Herring Deserve Listing as Theatened, Groups Say

     WASHINGTON (CN) – Blueback herrings deserve designation as a threatened species, environmentalists say in court, noting the critical role the fish play in Atlantic coastal ecosystems.
     Blueback herring populations are a tiny fraction of what they once were, and the Secretary of Commerce violated the Endangered Species Act when she refused to list the fish as threatened, according to the complaint filed Tuesday.
     Natural Resources Defense Council, Inc., Anglers Conservation Network, Delaware River Shad Fishermen’s Association, Great Egg Harbor River Council and Great Egg Harbor Watershed Association banded together for the action against Secretary Penny Pritzker and her designees.
     “The secretary’s listing decision analyzed the extinction risk for blueback herring in an arbitrary and capricious manner, was not based on the best scientific information available, failed to consider properly whether the blueback herring species is threatened throughout a significant portion of its range, and did not adequately address whether one or more distinct population segments of blueback herring should be listed as threatened,” the complaint states.
     Blueback herring have historically played important roles in their native ecosystems, as food for a variety of species and cover for migrating salmon. When their bodies decompose in the water, they then become a source of nutrients, the environmentalists say.
     Through the mid-20th century, blueback herring supported large fishery businesses. From 1950 to 1970, fisheries caught an average of 50 million pounds of blueback herring and related river herring every year. Between 2000 and 2009, the number was down to 1 million pounds­ – a decline of 98 percent.
     The Natural Resources Defense Council petitioned the secretary in 2011 to review the status of the blueback herring. Two years later, the National Marine Fisheries Service announced its finding that the blueback herring population did not warrant listing as threatened, either as a whole species or as population segments. NMFS did not publish a status review report to accompany the decision, the plaintiffs say.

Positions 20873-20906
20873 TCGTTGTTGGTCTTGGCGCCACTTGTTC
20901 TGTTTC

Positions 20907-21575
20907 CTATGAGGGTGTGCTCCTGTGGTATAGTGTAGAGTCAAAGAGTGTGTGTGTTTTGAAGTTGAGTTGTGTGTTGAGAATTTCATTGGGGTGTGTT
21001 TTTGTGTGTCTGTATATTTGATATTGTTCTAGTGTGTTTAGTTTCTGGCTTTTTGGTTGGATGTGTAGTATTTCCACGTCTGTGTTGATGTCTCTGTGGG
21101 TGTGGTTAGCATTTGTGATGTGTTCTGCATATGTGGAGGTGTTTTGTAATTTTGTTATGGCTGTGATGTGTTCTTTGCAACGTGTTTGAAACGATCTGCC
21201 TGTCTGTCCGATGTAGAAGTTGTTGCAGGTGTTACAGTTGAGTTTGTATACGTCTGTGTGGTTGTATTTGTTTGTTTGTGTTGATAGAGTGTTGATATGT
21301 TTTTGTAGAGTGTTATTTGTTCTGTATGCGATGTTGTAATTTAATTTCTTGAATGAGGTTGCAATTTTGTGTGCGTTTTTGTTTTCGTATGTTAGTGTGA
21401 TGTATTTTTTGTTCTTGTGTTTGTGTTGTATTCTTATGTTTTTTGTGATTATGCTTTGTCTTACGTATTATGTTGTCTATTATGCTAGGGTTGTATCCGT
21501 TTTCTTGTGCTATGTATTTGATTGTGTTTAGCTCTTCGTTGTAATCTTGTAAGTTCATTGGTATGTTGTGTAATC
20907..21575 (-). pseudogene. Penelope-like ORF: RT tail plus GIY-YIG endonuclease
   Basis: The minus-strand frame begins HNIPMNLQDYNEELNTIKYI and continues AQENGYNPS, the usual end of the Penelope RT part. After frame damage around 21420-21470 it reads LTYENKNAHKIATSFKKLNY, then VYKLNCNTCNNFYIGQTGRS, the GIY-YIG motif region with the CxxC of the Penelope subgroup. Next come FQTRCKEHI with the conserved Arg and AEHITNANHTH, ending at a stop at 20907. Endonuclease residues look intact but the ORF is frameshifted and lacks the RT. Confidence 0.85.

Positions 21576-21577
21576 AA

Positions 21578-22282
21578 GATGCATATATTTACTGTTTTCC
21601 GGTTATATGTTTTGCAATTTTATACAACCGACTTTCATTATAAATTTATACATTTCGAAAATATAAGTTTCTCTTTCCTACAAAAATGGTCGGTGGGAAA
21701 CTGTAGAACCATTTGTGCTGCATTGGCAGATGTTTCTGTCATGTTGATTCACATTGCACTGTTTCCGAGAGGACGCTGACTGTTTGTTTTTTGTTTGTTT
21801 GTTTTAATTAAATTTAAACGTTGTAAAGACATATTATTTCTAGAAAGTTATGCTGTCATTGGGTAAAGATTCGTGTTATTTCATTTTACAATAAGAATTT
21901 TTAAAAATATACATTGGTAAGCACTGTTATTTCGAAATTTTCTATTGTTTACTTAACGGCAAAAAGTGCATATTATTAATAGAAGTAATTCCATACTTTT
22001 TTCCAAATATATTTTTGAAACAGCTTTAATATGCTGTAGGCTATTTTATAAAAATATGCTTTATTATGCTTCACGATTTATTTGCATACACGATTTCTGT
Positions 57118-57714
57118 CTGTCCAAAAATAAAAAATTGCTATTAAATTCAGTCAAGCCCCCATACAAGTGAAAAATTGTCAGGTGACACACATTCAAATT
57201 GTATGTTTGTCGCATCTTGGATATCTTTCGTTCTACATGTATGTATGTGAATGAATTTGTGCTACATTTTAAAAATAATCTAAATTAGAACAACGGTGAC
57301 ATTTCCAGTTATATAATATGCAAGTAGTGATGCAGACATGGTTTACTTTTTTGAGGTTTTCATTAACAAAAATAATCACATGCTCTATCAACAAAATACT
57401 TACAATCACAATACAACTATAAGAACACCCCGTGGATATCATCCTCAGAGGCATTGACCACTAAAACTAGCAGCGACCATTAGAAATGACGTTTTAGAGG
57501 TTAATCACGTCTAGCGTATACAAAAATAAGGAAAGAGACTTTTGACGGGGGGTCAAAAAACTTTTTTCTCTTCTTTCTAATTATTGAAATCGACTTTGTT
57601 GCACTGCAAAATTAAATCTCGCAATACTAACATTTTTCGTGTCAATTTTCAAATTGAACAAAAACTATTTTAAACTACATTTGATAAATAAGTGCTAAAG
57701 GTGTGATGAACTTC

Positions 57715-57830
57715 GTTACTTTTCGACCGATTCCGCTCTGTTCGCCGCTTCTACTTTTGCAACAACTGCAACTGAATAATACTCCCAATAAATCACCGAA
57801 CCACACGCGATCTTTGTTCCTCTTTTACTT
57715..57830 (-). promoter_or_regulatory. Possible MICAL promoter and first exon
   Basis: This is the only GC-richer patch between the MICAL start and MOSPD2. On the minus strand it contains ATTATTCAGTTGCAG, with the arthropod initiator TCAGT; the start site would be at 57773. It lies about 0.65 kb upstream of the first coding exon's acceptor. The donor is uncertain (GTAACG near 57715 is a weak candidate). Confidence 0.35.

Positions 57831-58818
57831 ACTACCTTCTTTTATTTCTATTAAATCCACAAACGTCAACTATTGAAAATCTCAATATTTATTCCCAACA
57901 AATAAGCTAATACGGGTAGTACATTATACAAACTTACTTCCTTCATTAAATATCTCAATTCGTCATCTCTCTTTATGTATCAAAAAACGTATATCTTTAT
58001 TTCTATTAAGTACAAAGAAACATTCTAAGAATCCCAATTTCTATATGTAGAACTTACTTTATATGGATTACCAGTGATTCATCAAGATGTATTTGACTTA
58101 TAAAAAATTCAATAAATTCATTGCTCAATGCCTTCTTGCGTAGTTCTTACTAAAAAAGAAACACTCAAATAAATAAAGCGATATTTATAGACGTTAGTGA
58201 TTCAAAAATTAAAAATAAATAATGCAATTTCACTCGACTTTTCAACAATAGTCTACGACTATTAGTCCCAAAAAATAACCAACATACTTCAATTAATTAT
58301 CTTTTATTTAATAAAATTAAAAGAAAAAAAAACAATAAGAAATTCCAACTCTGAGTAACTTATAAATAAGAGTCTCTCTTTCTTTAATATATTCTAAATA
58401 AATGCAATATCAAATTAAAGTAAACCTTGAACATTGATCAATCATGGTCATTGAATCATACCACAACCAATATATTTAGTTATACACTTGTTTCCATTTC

Though the NMFS found the blueback herring to be at a moderate-low risk extinction, the environmentalists say they determined population segments to be unstable only if there was a 95 percent certainty the population was declining.
     Two of the population segments were declining at a rate of less than 95 percent certainty, and were therefore deemed stable, according to the complaint.
     The plaintiffs say use of maximum-likelihood estimates, instead of the 95 percent certainty rule, would put blueback herring at a moderate-high risk of extinction.
     Eileen Sobeck, assistant administrator for fisheries, National Marine Fisheries Service; Kathryn Sullivan, administrator of the National Oceanic and Atmospheric Administration; and the National Marine Fisheries Service are listed as defendants for their roles as designees of the Secretary of Commerce.
     The plaintiffs are represented by Aaron Colangelo with the Natural Resources Defense Council, and Roger Fleming and Kristen Boyles with Earthjustice.

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